About the
    Observatory


Help Save
    Starlight!


Department of
    Physics

Physics Colloquia

FAUST Seminar

C. E. S. College
    of Science

Florida Atlantic
    University

 



Link to the IAU's International Year of Astronomy at www.astronomy2009.org


Florida Atlantic University
Astronomical Observatory

Facebook image link to Florida Atlantic University Astronomical Observatory's Facebook page





CURRENT MOON


The Sun Today:

Image of the current Sun, provided by ESA's & NASA's SDO space telescope and link to sohowww.nascom.nasa.gov

Visual Sun
is provided by
SDO/MDI
of ESA & NASA


Image of the current Sun in H-alpha light is provided by the National Solar Observatory/AURA/NSF and link to www.nso.edu

Hα Sun is
provided by
NSO/AURA/NSF


Solar X-rays:
Geomag. Field:
Solar X-ray Status from www.n3kl.org/sun/images/status.gif
Geomagnetic Field Status from www.n3kl.org/sun/images/kpstatus.gif
 

From www.n3kl.org

To NOAA's Space
Weather Scales for
Geomagnetic Storms


The National Academies Press: Severe Space Weather Events--Understanding Societal and Economic Impacts: A Workshop Report (2008)

From
The National
Academies Press
Severe Space
Weather Events--
Understanding
Societal and
Economic Impacts:
A Workshop
Report (2008)


Valid HTML 4.01 Transitional .
main col hack

FAU Astronomical Observatory -- Front Page

Welcome to the Observatory's Front Page. Included here are some of the latest news and articles that may be of interest to our visitors. General observatory information, such as location and maps, viewing schedules, Events Calendar, contact information, student class credits, directions, parking and other general information, can be found on the "About the Observatory" page.

We also have a growing coverage about the issue of light pollution, what it is, what it does to the environment, to ourselves, to our wallets and resources, to our security and safety, to the majestic wonders of the night sky and what YOU can do about it. This is a man made problem that is prepetuated by a lack of awareness and is something that we all can correct.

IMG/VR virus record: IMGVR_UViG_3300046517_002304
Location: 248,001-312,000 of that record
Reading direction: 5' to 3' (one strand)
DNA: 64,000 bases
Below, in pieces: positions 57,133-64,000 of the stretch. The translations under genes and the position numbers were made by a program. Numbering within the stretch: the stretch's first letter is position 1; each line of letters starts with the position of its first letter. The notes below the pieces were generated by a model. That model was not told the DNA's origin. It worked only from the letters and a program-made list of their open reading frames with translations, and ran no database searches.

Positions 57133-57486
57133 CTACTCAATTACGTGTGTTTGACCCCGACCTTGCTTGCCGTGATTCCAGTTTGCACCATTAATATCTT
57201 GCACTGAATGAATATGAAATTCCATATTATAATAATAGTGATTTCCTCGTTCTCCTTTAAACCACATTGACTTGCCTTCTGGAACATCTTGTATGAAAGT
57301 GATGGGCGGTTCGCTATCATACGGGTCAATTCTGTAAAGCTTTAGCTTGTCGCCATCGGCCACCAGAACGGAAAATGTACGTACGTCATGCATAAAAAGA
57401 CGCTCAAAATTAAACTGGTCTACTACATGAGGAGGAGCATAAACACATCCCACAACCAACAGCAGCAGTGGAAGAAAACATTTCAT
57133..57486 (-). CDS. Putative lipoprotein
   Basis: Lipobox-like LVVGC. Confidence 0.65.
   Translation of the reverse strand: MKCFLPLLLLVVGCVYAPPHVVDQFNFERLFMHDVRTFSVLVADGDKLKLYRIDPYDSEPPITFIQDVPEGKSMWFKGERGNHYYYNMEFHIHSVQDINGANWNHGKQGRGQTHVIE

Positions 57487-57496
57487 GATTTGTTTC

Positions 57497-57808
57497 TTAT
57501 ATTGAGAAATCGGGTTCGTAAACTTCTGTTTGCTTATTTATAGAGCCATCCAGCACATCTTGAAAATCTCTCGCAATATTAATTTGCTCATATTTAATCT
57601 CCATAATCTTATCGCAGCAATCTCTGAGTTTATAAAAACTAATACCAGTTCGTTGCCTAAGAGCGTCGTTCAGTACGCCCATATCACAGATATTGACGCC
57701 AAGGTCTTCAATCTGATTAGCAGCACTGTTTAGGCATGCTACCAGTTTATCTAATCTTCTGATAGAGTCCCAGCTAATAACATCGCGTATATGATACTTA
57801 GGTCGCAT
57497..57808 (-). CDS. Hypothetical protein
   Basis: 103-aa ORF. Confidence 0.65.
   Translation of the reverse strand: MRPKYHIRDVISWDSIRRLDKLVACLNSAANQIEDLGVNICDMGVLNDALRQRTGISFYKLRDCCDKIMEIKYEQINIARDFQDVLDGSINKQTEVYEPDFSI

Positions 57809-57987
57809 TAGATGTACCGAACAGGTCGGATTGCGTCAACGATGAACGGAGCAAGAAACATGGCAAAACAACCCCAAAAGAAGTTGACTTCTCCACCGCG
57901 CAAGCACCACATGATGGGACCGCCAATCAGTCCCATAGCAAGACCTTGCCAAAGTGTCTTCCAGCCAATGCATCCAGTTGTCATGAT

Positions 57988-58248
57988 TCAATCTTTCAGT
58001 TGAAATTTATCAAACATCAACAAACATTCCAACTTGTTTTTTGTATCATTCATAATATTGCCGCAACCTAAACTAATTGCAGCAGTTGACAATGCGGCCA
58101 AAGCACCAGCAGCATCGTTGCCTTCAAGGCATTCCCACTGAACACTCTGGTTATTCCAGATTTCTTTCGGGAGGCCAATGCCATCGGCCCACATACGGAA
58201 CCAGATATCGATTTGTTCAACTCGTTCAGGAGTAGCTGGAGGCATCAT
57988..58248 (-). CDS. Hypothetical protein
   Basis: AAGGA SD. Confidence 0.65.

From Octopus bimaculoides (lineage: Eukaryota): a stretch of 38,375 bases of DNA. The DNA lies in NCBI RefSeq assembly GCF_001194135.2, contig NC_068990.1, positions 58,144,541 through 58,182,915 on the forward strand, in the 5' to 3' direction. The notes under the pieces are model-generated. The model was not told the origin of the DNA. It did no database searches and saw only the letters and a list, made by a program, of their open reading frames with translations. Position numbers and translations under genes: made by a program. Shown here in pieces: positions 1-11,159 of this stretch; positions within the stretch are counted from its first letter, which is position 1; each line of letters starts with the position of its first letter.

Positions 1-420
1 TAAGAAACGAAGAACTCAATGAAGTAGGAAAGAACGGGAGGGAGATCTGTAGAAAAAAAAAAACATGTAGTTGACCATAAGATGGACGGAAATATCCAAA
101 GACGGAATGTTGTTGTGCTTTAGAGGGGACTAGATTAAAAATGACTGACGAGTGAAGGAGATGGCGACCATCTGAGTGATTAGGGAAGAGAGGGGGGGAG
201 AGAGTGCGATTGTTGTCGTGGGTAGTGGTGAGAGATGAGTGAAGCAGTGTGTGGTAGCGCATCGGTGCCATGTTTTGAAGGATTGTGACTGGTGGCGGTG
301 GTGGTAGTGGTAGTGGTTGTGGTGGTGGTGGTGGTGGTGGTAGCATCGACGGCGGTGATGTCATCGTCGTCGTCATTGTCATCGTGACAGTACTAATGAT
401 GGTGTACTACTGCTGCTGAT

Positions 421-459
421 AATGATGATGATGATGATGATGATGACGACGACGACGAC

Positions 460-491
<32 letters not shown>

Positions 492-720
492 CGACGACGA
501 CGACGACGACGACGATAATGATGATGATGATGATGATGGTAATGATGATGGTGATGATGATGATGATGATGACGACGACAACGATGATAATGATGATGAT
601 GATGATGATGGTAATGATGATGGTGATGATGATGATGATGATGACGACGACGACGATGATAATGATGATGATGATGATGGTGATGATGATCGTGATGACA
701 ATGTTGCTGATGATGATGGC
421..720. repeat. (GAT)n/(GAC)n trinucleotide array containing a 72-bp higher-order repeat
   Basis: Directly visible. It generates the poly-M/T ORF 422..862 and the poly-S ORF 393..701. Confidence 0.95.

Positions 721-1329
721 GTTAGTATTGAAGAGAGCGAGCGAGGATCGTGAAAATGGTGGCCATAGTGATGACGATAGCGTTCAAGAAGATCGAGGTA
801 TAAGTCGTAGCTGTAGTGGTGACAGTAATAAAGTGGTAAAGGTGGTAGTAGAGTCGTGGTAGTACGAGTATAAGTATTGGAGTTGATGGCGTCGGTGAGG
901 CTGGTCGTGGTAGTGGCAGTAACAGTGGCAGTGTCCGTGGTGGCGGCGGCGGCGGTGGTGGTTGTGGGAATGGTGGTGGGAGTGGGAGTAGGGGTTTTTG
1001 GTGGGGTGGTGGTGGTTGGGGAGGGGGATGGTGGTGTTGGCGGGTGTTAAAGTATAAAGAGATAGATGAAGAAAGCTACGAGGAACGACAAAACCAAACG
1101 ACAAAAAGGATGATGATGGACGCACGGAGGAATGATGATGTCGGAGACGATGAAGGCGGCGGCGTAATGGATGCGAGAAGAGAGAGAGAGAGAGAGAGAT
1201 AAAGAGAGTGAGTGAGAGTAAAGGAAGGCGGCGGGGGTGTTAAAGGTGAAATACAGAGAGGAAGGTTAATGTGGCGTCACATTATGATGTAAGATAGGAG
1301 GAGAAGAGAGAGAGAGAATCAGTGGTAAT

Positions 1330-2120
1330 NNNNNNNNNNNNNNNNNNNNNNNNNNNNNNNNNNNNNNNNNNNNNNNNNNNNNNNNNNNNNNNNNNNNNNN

The Front Page

The Front Page currently covers:


M42 - The Great Orion Nebula, taken at FAU's Astronomical Observatory on Dec. 16th, 2015 at 0126 EST.

M42 - The Great Orion Nebula. Our public viewing session on Dec. the 15th had amazingly clear skies for our visitors to enjoy. After they left, I tried a few pictures of some favorite objects in the sky and am quite pleased with how some turned out. While vibrations are still a problem that plagues us, sometimes we get steady views. This shot here, taken with our Canon 60Da, was a mere 9 second exposure in our main telescope.

News of the Observatory

Triskaidekaphobia? Umm -- no. - On Friday, Oct. 13th, the Observatory will be closed for nighttime student observations so that preparations can be made for FAU's H.S. Expo on Saturday.



General Sky Conditions

Solar conditions, atmospheric phenomena and news are reported by www.SpaceWeather.com.

The current sky conditions of Boca Raton are found via the Clear Sky Clock: Shortened
timeblock gif of sky conditions.
And some details as to what this means is mentioned in the Visiting Tips section of the About the Observatory page.

Basic weather conditions for our area are at www.wunderground.com forecast for Boca Raton, while our astronomically important current cloud cover conditions can be found at www.wunderground.com for Boca Raton.

To the Space Telescope Science Inst's Sky Tonight movie. Check out:
the Space Telescope Science Institute's Sky Tonight movie at Amazing Space
or to
Sky & Telescope's This Week's Sky at a Glance page.
To the Sky & Telescope's <q>This Week's Sky at a Glance</q> article by Alan M. MacRobert.

APOD's Banner image that links to Astronomy Pictures of the Day site.

What's Up in the Sky!

 

Section updated: May. 16th, 2017.